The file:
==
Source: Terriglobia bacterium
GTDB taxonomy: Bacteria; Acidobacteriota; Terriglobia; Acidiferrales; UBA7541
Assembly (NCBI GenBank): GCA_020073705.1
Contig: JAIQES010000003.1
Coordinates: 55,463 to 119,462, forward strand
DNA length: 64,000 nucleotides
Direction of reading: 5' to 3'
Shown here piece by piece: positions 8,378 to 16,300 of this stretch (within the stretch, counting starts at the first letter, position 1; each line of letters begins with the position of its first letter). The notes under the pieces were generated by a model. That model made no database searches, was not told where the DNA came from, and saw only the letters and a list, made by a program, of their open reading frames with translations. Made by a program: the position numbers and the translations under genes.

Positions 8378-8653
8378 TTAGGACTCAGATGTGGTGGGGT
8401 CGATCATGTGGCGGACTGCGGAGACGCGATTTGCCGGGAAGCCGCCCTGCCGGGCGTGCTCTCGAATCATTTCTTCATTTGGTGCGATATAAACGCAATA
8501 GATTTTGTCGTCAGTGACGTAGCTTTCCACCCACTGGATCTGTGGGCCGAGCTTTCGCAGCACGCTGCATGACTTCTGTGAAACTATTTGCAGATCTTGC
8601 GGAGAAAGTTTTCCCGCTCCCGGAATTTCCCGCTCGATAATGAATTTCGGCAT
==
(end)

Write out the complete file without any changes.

Source: Terriglobia bacterium
GTDB taxonomy: Bacteria; Acidobacteriota; Terriglobia; Acidiferrales; UBA7541
Assembly (NCBI GenBank): GCA_020073705.1
Contig: JAIQES010000003.1
Coordinates: 55,463 to 119,462, forward strand
DNA length: 64,000 nucleotides
Direction of reading: 5' to 3'
Shown here piece by piece: positions 8,378 to 16,300 of this stretch (within the stretch, counting starts at the first letter, position 1; each line of letters begins with the position of its first letter). The notes under the pieces were generated by a model. That model made no database searches, was not told where the DNA came from, and saw only the letters and a list, made by a program, of their open reading frames with translations. Made by a program: the position numbers and the translations under genes.

Positions 8378-8653
8378 TTAGGACTCAGATGTGGTGGGGT
8401 CGATCATGTGGCGGACTGCGGAGACGCGATTTGCCGGGAAGCCGCCCTGCCGGGCGTGCTCTCGAATCATTTCTTCATTTGGTGCGATATAAACGCAATA
8501 GATTTTGTCGTCAGTGACGTAGCTTTCCACCCACTGGATCTGTGGGCCGAGCTTTCGCAGCACGCTGCATGACTTCTGTGAAACTATTTGCAGATCTTGC
8601 GGAGAAAGTTTTCCCGCTCCCGGAATTTCCCGCTCGATAATGAATTTCGGCAT